The first is a late complication of radiotherapy, they noted, which typically develops after a median of 8 years, often in women with cancers of the breast or reproductive organs.

It is often identified when widespread purplish discoloration affects the previously irradiated skin. Pathologically, it is marked by “crowded atypical endothelial cells with nuclear atypia, necrosis, hemorrhage, [and] occasional formation of intracytoplasmic lumina,” the authors noted. In addition, test results will be positive for endothelial cell markers, such as CD31, CD34, and ERG1, they said.

As a high-grade form of angiosarcoma made up primarily of epithelioid cells with little blood vessel involvement, epithelioid angiosarcoma has a poor prognosis and should be differentiated from primary salivary duct carcinoma, noted Wu and co-authors.

Kaposi sarcoma is associated with human herpesvirus type 8 infection, and is an angioproliferative disorder that carries an intermediate risk of cancer. Kaposi sarcoma is less likely to present on the head and face; most often, it manifests as violaceous patches, plaques, or nodules on the trunk, limbs, and mucosa. The one exception to this is AIDS-associated Kaposi sarcoma.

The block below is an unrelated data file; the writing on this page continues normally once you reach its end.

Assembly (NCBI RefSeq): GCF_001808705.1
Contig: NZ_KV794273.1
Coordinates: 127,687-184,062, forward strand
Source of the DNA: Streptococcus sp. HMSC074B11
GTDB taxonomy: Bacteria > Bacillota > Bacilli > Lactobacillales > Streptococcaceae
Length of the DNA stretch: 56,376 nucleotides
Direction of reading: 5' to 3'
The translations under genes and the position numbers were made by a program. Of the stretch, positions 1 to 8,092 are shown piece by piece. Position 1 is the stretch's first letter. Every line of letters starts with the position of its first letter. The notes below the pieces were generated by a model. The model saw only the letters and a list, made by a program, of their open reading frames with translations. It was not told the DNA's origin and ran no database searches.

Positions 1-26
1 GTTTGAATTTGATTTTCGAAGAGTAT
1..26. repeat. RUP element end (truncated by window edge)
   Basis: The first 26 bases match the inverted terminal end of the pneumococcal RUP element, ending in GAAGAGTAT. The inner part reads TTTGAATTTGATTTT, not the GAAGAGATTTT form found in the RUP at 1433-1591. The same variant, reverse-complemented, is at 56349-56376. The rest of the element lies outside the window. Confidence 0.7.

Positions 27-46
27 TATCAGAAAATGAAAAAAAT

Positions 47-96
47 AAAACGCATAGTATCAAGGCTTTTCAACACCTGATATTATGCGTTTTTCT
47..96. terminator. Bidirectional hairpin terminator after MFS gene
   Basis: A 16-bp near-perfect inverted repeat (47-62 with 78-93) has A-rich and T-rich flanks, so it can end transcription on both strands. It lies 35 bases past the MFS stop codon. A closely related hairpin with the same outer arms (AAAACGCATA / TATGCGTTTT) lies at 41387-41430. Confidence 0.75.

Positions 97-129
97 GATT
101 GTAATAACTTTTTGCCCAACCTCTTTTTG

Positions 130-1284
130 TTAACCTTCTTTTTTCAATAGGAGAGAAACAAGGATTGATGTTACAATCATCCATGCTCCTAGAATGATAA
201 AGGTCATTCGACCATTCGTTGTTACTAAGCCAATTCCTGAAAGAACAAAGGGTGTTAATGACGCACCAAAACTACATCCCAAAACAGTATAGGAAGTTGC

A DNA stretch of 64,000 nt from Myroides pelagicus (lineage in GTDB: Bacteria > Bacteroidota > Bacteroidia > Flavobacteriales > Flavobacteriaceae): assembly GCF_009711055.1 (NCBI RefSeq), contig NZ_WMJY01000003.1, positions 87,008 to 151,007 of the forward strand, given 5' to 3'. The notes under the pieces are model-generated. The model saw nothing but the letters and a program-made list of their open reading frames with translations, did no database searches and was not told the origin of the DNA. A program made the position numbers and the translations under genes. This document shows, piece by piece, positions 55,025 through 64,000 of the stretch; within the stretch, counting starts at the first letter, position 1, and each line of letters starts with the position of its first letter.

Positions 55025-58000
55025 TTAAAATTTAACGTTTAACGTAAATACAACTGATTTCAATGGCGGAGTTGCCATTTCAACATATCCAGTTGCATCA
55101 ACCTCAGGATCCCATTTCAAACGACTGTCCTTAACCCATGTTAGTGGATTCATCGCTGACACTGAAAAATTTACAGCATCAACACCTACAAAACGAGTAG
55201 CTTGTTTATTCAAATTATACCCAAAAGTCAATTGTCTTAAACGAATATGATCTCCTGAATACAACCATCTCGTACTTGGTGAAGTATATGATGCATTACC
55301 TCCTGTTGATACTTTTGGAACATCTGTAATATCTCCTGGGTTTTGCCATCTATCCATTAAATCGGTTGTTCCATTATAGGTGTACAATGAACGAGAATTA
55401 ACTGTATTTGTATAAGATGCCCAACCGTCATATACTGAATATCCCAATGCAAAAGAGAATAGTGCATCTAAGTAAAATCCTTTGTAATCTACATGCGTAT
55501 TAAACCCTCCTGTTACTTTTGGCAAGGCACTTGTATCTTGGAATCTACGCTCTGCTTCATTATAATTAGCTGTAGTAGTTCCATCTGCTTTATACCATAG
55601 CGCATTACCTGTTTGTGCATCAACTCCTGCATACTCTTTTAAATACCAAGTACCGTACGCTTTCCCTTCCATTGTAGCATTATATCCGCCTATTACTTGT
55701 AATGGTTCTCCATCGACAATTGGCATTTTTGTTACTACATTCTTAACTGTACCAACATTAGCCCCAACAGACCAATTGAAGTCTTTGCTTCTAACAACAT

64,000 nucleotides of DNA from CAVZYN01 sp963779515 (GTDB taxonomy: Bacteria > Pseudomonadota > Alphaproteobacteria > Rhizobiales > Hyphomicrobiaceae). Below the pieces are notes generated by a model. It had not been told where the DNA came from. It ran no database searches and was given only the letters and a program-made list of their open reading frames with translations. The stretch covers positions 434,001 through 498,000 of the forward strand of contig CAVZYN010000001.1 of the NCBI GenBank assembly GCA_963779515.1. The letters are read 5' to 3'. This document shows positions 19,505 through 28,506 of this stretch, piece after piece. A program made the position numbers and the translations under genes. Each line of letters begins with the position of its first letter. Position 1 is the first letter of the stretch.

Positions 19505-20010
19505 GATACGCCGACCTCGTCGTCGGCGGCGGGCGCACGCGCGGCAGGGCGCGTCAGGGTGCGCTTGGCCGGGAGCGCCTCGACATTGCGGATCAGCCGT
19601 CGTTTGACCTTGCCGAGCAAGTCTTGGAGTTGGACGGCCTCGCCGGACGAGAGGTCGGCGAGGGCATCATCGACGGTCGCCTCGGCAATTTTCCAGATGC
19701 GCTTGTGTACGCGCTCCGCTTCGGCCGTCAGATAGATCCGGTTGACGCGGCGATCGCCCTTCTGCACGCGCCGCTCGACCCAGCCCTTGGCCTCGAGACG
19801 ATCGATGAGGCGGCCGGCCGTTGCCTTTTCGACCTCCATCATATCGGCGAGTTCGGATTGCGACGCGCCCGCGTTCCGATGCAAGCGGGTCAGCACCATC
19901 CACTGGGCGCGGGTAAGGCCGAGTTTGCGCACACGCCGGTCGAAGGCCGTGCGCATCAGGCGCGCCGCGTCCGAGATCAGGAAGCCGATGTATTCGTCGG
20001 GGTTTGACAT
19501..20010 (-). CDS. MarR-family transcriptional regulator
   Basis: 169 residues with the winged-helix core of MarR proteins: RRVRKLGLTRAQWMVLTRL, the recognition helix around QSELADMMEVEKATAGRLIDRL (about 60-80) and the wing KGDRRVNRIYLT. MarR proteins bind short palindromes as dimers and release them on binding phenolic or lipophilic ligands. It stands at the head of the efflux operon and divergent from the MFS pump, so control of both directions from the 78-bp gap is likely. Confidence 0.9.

The pathological effects of this disease vary as it progresses through different stages, the authors explained, “as characterized by slit-like spaces and a proliferation of bland spindle cells stating positive for CD31 and herpesvirus type 8.”

Finally, acquired angiokeratomas typically cause multiple hyperkeratotic papules that are blue to red in color, and widely distributed on the body. Microscopic examination will reveal “dilated vascular spaces in the dermis extending into the epidermis with hyperkeratosis, acanthosis, papillomatosis, and elongation of the rete ridges,” Wu and team wrote.

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    Kate Kneisel is a freelance medical journalist based in Belleville, Ontario.


The authors reported no conflicts of interest.

Primary Source

JAMA Dermatology

Source Reference: Li C-L, et al “Violaceous plaque with blackish papules and nodules in an elderly man” JAMA Dermatol 2023; DOI: 10.1001/jamadermatol.2023.2058.